The descent into madness led to the creative flowering of one of art's supreme geniuses

Paul Vallely
Sunday 23 October 2011 04:51

It was on Christmas Eve in 1888 that Vincent van Gogh, exhausted physically and emotionally after quarrelling with Paul Gauguin, his friend and fellow painter, snapped under the strain and cut off the lower half of his own left ear.

From that point onwards, his was a spiral descent into madness, but with it came the greatest flowering of a creativity which has led him to be regarded as the greatest Dutch painter since Rembrandt and one of the formative influences on the development of modern painting.

He entered an asylum but in 1890 he was deemed well enough to leave the mental institution and move to Auvers-sur-Oise, which saw the greatest outburst of his genius. He painted 70 pictures in 70 days.

His portraits there were almost all of young women. He had only one male sitter, his physician Dr Paul Gachet, a man who evaded his own loneliness and melancholy by immersing himself in his work. Van Gogh described him as "sicker than I am". The paintings of Gachet are regarded as among the most significant in modern Western portraiture.

Towards the end, Van Gogh painted two studies of girls, one of them Young Peasant Woman with Straw Hat Sitting in the Wheat in which a young girl, in a pale gown and yellow straw hat, was set against a green wheat field. There was a deep mystical communion about it, with nature as a regenerative force. But there were poppies among the grass, the colour of blood.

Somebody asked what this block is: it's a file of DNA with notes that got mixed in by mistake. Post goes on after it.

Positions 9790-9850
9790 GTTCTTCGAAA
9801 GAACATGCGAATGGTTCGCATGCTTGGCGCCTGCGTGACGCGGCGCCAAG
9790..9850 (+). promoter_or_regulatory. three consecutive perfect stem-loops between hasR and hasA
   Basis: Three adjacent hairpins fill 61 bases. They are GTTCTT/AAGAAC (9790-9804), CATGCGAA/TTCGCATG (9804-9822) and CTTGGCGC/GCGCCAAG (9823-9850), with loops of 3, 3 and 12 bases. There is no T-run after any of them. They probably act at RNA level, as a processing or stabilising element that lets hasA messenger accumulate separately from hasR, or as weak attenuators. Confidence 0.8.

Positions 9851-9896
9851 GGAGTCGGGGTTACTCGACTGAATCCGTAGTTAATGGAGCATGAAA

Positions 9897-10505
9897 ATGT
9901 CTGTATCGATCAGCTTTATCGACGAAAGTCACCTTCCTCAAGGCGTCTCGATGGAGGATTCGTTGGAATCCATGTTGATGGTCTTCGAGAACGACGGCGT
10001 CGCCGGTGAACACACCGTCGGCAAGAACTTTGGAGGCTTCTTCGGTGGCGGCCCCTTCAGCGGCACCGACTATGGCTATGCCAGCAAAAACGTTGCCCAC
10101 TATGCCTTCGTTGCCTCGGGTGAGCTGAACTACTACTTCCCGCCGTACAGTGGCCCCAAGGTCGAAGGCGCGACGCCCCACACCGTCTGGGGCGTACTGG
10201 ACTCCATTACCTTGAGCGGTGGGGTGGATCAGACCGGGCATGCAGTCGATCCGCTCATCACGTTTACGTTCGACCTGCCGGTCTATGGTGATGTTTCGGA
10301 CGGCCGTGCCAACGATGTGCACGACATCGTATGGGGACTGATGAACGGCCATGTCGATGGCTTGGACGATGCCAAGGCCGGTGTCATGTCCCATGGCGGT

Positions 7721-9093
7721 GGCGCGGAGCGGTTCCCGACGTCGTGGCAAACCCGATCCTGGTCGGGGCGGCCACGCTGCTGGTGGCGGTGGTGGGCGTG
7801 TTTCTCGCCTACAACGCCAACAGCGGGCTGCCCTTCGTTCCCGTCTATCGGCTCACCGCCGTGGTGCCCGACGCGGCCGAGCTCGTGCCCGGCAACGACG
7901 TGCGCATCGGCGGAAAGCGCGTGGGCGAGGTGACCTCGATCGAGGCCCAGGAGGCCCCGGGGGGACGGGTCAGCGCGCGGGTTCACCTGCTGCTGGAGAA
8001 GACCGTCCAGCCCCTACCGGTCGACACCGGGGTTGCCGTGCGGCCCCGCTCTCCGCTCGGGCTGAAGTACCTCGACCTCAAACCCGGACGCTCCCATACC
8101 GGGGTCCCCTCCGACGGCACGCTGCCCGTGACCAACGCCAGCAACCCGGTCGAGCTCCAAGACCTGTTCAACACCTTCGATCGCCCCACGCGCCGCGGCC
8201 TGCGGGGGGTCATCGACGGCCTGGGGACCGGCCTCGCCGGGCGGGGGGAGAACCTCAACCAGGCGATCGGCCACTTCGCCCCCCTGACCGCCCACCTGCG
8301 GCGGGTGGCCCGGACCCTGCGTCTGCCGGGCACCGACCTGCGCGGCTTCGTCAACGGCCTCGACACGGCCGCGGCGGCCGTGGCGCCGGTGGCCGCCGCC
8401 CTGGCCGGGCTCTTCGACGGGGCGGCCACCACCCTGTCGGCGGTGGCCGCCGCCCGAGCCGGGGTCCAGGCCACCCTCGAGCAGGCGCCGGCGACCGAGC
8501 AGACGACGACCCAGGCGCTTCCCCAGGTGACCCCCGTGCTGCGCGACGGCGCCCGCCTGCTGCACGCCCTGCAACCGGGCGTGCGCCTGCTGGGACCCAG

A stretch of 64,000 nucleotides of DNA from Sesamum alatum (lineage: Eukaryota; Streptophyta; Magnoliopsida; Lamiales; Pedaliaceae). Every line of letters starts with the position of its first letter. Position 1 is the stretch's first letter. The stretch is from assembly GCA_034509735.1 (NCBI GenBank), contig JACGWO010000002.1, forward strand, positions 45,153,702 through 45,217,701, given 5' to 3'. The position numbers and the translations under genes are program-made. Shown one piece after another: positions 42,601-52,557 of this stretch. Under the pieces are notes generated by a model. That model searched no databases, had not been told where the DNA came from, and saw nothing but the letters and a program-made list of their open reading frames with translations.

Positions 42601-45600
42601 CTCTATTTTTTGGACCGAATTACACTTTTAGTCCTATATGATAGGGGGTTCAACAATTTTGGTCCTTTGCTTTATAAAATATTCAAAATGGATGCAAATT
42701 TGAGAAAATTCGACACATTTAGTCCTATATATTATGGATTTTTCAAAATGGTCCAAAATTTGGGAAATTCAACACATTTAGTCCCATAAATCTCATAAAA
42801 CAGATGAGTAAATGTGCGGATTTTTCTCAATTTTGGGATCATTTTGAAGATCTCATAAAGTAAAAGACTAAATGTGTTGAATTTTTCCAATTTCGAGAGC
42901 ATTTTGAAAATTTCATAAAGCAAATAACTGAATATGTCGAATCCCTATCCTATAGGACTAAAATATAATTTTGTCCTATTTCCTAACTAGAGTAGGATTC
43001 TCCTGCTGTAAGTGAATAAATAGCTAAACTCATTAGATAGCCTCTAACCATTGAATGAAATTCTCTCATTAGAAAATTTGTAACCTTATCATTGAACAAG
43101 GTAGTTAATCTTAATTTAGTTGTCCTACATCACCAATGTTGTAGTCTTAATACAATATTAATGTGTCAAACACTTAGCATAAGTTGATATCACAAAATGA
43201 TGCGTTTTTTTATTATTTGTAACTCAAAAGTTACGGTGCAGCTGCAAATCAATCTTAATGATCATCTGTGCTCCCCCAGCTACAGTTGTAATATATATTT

There was ambiguity too in his other paintings of that final period, with death and timelessness expressed in the cypresses, olive trees, and the night sky with its stars.

Van Gogh wrote eight letters to his family in that final month, but they gave no clear indication of which canvas was his final work. It has long been supposed that his last painting was Crows over the Wheat Fields. And it would be apt if that were so. There is an apocalyptic quality to it with the intensity of its darkening blue sky, its hovering flock of black crows, and its disorienting perspective. It seems to mark a return to van Gogh's early years as a Christian missionary, speaking of the Crucifixion or the Last Judgment.

Yet there is another canvas, Daubigny's Garden, as well as a study of some old thatched roofs mentioned in a letter to his brother Theo.

Four days before he died, van Gogh wrote of two sketches of vast fields of wheat after the rain. One of these might well be Ears of Wheat, a close-up of "nothing but ears of wheat with green-blue stalks, long leaves like ribbons of green shot with pink, ears that are just turning yellow".

Or it might be the painting Wheat Field under Clouded Skies, in which the bounty of a landscape of cultivated crops moves wildly in the wind beneath a darkened, louring sky.

"I believe these paintings say what words cannot," he wrote in his final letter. "There are so many things I would like to write to you, but I feel it is futile."

The letter was not sent. It was found on his body. He died among these very fields. He left his easel against a haystack and shot himself with a revolver. The bullet passed beneath his heart, and though he fell, he rose again, three times, and returned home without telling anyone about his injury. The next evening he collapsed. When Dr Gachet told him that he still hoped to save him, the painter responded: "Then it will have to be done over again." His final words, to his loving brother Theo, were : "La tristesse durera toujours" – the sadness will last forever.

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